Good - Better - Best : R Lenses : LUSENET : Leica Photography : One Thread

I know that some R lenses are better than others, while some are truly outstanding. Which R lenses are the "best" and which are the "worst"?


-- Ray Moth (, July 09, 2001


In my experience, and I've owned or used a large number of various R lenses, the gap between the "worst" and "best" is extremely narrow, and both are at or above the level of most of the "best" from the other brands. I have a particular disdain for the Minolta designed- and-made zooms and 500mm cat, and the Sigma-based 28-70, not because they're poor performers, just because you can get the same lenses and Minolta (or several mounts with Sigma) bodies for a fraction of the price. I know Leica had to scramble to fill in some gaps in the lineup, but now that they've got a couple super zooms of their own design at reasonable prices, those older ones seem like bad buys today.

-- Jay (, July 09, 2001.

Depend on whom you listern to.

If you listen to Color foto, then all German Leica lenses are great, all Leica lenses made in Japan are dogs. If you listen to Chasseur d'image, than about 25% of R lenses are top notched, about 54% are either 5 star or 4 star. However, I don't keep an up to date tally, many be some one in France may help.

For sure all the APO R lenses are top notch.

-- martin tai (, July 09, 2001.

I seldom pay much attention to magazines. In my own experience, any R lense designed and manufactured in either Canada or Germany is very good to outstanding. I haven't used the first version of the 19 ElmaritR or some others that may not be perfect. It's also not to say that some lenses like the Minolta-designed 24 aren't also good.

Many of the R lenses have been upgraded but even the older versions (28, 35, 90 etc.) were very, very good.

In my experience, all of my R lenses are better than any of the AI-S Nikkors I've owned including the latest 105 f/2.5, the Micro Nikkors, etc. How are they better? More contrast, more neutral color rendition, better bokeh, far more reliable.

-- Bud (, July 09, 2001.

Mechanically, the Leica R lenses are probably the best made SLR manual focus lenses ever made. Some of the old Nikon F era Nikkors were close in this respect. When I was researching my R lens purchases, The only lenses that consistantly came up as not being "knock you socks off" optically were some of the older non APO teles like the early 250mm, 180mm f2.8 and 135mm f2.8, as well as some of the "farmed out" ones mentioned above. All three of the lenses I ended up with were superb performers, the 35 f2.8, 50 f2.0, and 90 f2.8 all in 55mm filter size with built in hoods. These were what I would call "Best Buys" especially at the prices on the used market. I'm afraid I never had the money needed to try out any of the new super expensive current formulas.

-- Andrew Schank (, July 09, 2001.

Minolta/Sigma made for Leica lens is NOT IDENTICAL TO Minolta/Sigma lens.

Made for Leica lenses have Leica multicoating and color rendition, have better MTF then corresponding house brand lenses. Further, made for Leica lenses are all metal houssing, vs plastic house, have Leica style brass/aluminium focsing helix, and 50 % heavier.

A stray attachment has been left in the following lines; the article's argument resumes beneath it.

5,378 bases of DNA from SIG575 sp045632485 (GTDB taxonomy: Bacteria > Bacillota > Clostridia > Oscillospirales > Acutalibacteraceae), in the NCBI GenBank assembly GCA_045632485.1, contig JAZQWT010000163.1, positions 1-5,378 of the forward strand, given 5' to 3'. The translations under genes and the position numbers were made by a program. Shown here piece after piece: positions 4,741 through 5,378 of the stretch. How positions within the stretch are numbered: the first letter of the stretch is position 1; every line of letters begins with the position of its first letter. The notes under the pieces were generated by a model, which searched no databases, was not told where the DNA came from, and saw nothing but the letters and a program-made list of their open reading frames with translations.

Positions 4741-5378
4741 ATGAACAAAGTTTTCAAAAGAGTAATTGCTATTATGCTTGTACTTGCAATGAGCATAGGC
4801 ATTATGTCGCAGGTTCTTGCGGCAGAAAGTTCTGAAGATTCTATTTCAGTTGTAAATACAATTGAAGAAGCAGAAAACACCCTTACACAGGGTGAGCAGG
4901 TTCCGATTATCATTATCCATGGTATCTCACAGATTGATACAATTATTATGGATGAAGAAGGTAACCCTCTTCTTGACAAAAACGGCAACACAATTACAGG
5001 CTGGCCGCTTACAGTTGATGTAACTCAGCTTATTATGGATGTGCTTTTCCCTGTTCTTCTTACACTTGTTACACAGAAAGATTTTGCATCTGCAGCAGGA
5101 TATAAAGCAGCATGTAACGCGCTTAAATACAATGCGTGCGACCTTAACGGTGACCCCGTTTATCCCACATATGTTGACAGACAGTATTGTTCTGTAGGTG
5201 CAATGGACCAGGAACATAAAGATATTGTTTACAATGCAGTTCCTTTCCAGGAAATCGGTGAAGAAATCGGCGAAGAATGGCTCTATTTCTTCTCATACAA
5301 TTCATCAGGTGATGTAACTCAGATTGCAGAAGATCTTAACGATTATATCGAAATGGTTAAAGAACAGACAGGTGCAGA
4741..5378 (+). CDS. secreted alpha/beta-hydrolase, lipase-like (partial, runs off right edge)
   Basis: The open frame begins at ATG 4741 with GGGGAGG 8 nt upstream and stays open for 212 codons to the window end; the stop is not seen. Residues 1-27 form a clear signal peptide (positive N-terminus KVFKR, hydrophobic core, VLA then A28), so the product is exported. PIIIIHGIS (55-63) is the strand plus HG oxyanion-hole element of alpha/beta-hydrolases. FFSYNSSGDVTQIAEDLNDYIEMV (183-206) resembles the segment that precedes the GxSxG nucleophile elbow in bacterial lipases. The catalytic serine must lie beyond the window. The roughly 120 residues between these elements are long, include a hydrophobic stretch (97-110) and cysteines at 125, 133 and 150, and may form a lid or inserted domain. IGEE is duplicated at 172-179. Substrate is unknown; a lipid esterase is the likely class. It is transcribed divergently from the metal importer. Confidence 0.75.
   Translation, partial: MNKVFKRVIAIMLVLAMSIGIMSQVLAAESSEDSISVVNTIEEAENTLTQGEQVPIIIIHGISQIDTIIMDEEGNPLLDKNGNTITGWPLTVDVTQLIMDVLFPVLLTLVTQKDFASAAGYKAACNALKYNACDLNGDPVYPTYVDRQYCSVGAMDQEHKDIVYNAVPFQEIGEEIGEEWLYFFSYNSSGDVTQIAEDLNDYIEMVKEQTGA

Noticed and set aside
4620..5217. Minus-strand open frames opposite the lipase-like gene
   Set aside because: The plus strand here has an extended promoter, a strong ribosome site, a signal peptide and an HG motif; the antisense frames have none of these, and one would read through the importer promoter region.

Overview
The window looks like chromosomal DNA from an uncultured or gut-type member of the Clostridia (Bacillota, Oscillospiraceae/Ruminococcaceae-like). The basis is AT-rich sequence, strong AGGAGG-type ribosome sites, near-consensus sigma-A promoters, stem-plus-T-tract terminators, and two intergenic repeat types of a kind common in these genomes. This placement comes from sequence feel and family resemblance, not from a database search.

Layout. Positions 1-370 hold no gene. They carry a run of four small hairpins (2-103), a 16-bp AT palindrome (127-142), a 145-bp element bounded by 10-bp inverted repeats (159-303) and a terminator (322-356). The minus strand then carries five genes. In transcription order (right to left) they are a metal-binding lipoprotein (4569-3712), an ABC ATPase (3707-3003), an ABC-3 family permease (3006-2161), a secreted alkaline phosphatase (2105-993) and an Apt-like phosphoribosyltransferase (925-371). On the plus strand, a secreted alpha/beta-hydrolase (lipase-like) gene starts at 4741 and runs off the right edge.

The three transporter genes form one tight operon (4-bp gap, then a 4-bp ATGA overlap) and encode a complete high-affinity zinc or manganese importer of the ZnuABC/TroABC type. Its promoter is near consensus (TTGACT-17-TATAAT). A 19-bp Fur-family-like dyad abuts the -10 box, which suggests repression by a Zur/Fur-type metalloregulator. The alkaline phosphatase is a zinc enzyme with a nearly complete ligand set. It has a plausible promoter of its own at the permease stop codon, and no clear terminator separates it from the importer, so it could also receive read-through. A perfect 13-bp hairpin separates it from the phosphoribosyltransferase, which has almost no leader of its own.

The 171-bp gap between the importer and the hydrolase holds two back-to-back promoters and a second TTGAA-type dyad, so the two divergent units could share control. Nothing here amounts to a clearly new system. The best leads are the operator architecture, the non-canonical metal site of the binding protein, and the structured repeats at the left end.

-- martin tai (, July 11, 2001.

The made for Leica lenses are better made than their regular 3rd party counterparts, and go went through a more strict quality control. I read a story where at one point something like 50% of one of the Minolta made zooms weren't getting through quality controll. Even so, that 28 to 70 Sigma "made for Leica" was still no $1000 lens.

-- Andrew Schank (, July 11, 2001.

The 28-70/3.5-4.5 VE IS the best zoom lens among all makes, better then Nikkor, Canon 28-70/3.5-4.5, that is what counts. The technology is already exist to make better zoom, Canon 28-70/2.8 is exceptionally good, there is no reason same technology cannot be applied to f3.5 version.

Until Leica or some one else come up with something better, Leica 28-70 VE and 80-200 VE are still the gold metalists.

-- martin tai (, July 13, 2001.

The best lenses for the R line are probably the APO designated lenses of any generation, other superb lenses are the 35mm and 50mm Summicrons, the 90mm Elmarit later version and in wide angle the 28mm (second version) as well as the 19mm Elmarit (second version). As Jay mentions, the Minolta or Sigma made lenses are not so highly regarded, but may indeed still be pretty capable, the earlier Minolta-manufactured zooms are outclassed though now by the current set of Leica designed zooms (35-70, 70-180, 80-200, 105-280)

The 80mm Summilux is a superb, but more specialised, lens (like the 75mm Summilux-M).

The new and current (version III) 50mm Summilux is exceptional by all accounts.

The others are all good to excellent lenses, most being better than most of us need. The earlier Summiluxes are not so well regarded (50mm or 35mm). I know little about the current 35mm Summilux, but suspect it is very good - but again a specialised product.

-- Robin Smith (, July 20, 2001.

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